Ich hoffe, dass man irgendwann diese Sendung in Venezuela auf Spanisch sehen kann.

Ich hoffe auch, dass man irgendwann in Venezuela eine offene Diskussion führen kann über das, was südlich vom Orinoko passiert und dass Venezolaner endlich mal an die Interesse der Ur-Amerikaner denken.

Ich schreibe seit einigen Wochen über Humboldts Reise in Venezuela und zwar in meinem anderen Blog hier (auf Spanisch). Wenn Ihr wollt, könnt Ihr Humboldts Werk hier oder besser das ganze Buch der Reise kaufen und ganz gemütlich lesen.

Thursday, 24 December 2009

Feliz Navidad

I wish you all a Merry Christmas.

I would like to remind people how they are having it in occupied territories, where Palestinians, who are mostly descendants of the Jews who remained there and converted to other religions, are second class citizens in their own land since 1968 and the occupying forces (the ones arriving in 1968) claim to be now the "true" and only descendants/owners of Judea/Palestine.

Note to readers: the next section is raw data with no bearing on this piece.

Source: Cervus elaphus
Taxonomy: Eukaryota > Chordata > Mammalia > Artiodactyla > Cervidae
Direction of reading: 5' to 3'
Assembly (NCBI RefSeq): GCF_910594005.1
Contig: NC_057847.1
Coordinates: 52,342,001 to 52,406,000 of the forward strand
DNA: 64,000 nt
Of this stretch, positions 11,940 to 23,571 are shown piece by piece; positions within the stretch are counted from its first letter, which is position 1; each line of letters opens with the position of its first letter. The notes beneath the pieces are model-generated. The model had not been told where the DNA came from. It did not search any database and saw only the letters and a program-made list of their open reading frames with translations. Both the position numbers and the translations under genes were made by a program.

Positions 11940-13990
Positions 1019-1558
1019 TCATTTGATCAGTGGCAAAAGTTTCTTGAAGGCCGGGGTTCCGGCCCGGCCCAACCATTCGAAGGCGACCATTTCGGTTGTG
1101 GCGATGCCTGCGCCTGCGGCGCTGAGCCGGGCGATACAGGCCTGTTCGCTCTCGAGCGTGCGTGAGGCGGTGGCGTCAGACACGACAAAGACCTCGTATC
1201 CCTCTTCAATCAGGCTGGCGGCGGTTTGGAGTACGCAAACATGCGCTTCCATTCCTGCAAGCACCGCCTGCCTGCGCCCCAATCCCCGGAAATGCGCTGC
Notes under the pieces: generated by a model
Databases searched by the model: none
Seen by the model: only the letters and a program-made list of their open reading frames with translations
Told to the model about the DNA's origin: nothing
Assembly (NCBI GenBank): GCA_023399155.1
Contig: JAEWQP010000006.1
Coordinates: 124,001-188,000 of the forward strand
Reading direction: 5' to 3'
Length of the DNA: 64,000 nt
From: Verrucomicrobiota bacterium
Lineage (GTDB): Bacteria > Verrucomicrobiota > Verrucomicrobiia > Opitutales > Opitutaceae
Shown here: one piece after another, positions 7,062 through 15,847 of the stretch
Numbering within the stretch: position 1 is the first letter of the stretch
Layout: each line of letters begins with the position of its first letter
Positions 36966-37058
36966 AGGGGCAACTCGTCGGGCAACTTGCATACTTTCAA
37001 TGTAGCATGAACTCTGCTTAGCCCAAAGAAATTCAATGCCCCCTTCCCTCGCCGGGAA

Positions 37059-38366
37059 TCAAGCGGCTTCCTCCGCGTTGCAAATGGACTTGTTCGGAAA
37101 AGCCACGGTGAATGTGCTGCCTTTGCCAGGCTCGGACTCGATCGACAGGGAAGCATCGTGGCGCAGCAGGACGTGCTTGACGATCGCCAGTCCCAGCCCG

Here some historical reference.
Here some more.
And here how those shepherds live now.

This is a traditional Venezuelan song for Christmas: if Mary were a woman from the Andes and Joseph a man from the Llanos:

Monday, 21 December 2009

A sweet sloth

The Brown-throated sloth is another mammal that lives in Central and South American countries. I saw it in Venezuela (unfortunately only once).

It sleeps around 20 hours a day, 30% of its weight is muscle (very little for most mammals, but then this is a real sloth) and females attrack males by making sounds like a screaming woman (which I only know from reading it in Wikipedia).

Venezuela-Mali-Europe: the cocaine connection, 2 part

Some background here